The Oscar-winning documentary Amy, recounting the life and short musical career of Amy Winehouse, wowing audiences with its honest and haunting illustration of Amy’s struggle with drugs, alcohol, and finding happiness.
The film opens in a painfully ironic way, with home video footage of a young Amy singing “Happy Birthday,” in her jazzy, powerful voice. The scene lingers eerily and the next two hours of footage are anything but happy.
The film premiered at Cannes Film Festival in May of 2015; it was an instant success but was not free from criticism.
Her Early Life
Some questioned the accuracy of the depiction of Amy’s relationship with her father, Mitch. Her father’s influence in her life became the foundation of the film when Amy admitted, from a pre-recorded interview, that during her childhood, her father lacked the guidance she needed as a youth.
At 18 years old she was taking the prescription anti-depressant medication “seroxat” to help with the issues of emotion and depression she felt at such a young age, though most were skeptical of her need of the drug. Amy’s voice layered over a section of the film stated:
Among her emotional concerns, she also dealt with self-image problems that ultimately turned into a serious eating disorder. At the time she would joke around with her family saying she was on a diet where she ate what she wanted, then just threw it up. Her mom overlooked these jokes, but the habit molded into major health concerns.
While dealing with depression, music became her outlet. It was as if music was the love of her life and her only consistent lover. She began her career humbly, but her old soul and charisma was irresistible and she began to climb to the top.
When her music career really began to take off, she moved to Camden, England and proudly bragged of buying her first home. In the film she shares how excited she was to have friends over, smoke all the pot she wanted, and do things her way.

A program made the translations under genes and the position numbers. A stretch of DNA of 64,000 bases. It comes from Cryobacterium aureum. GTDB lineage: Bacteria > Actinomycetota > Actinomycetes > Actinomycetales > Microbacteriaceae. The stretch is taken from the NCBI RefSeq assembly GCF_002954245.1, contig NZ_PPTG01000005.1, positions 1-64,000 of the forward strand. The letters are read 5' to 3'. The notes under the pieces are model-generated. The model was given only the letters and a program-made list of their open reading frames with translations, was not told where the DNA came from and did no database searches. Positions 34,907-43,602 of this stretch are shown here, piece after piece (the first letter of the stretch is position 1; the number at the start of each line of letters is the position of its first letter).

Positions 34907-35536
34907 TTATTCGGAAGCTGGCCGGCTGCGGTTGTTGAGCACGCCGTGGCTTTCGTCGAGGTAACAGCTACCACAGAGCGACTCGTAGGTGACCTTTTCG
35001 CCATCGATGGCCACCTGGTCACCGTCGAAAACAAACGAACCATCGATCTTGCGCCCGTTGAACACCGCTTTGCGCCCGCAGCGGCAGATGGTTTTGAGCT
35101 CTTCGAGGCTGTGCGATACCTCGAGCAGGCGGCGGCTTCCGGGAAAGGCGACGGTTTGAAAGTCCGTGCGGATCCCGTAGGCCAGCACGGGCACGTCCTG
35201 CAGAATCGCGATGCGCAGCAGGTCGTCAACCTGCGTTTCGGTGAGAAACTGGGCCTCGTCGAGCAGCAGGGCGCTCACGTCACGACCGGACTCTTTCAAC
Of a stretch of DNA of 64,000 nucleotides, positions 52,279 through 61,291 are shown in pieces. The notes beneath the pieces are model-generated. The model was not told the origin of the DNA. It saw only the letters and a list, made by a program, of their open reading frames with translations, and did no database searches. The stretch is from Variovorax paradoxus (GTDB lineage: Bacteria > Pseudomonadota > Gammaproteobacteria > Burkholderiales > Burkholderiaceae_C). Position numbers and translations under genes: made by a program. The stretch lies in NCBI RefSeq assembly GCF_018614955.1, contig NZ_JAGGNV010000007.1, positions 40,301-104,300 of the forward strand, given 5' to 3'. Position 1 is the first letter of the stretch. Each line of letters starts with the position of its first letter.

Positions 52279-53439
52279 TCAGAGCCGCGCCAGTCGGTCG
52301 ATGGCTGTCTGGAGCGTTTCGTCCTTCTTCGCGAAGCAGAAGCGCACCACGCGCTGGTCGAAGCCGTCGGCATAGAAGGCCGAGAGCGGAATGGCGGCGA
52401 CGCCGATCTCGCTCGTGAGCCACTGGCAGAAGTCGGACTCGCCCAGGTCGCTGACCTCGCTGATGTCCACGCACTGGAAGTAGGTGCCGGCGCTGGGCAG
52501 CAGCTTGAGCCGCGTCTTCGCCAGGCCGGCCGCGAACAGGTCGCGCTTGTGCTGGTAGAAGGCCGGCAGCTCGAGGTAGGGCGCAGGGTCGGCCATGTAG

According to friends and her mom, once she moved, things started to change. Despite her dangerous drinking habits and her, now obvious, struggle with bulimia, her music career showed more promise than ever before.
An important crux of the film is Amy’s relationship with Blake Fielder. Fielder commented on his tumultuous relationship with Amy throughout the film. Their relationship was implied to have been established upon mutual pain and understanding of life’s sorrows.
Fielder shared that Amy attributed her promiscuity and unhealthy relationships to her dad leaving her mom at a young age. Fielder had his own problems and admitted to a sad childhood:
It was with Fielder, after they married, that Amy first tried crack cocaine:
Her life with Fielder led to her first overdose of heroin and alcohol, and ultimately a tragic spiral downward after Fielder was put in prison. The film did an excellent job of not just showing the toxicity of drugs, but of detrimental relationships and how the two fed off of one another’s dysfunction.
The Struggle for Help
The documentary did more than discuss Amy’s catastrophic relationships; it showed the shocking footage of concerts and interviews where she clearly was not in her right mind. Footage of her performing showed her repeatedly slapping herself or staring into the distance with hazy eyes.
Amy refused to go to rehabilitation for her alcoholism, her eating disorder, and her drug abuse until her loved ones and producers threatened to take away her first and truest love: music. The threat to cancel her tours shook her into action and she agreed to get clean.
After she came back from rehab, the film focuses on a short period of peace in her life. She won a Grammy and, in the film, Amy’s eyes widen as if it was a dream come true. Then the voice of her friend, Juliette Ashby, is heard. Ashby recounts Amy pulling her onto the stage. The video shows Amy sitting on the stage, looking uninterested as Ashby shares a backstage moment where Amy told her:
“This is so boring without drugs.”
The period of peace was short as the paparazzi became relentless and Amy became the brunt of the joke in many comedian acts and talk shows. The film shows footage of her withering away with her appearance becoming increasingly worn. The film ends with Ashby recalling her last conversation with Amy.
The film is haunting and sure to upset some, and rightfully so. The message is powerful and calls for action. The Oscar winner deserved the prize for not only showing the emotional and psychological side of drug addiction and substance abuse, but also how society and Amy’s community played a part in her demise. It highlights the fact that an addict is not made over night and drives home the message that once they are gone, there is no coming back without a complete overhaul.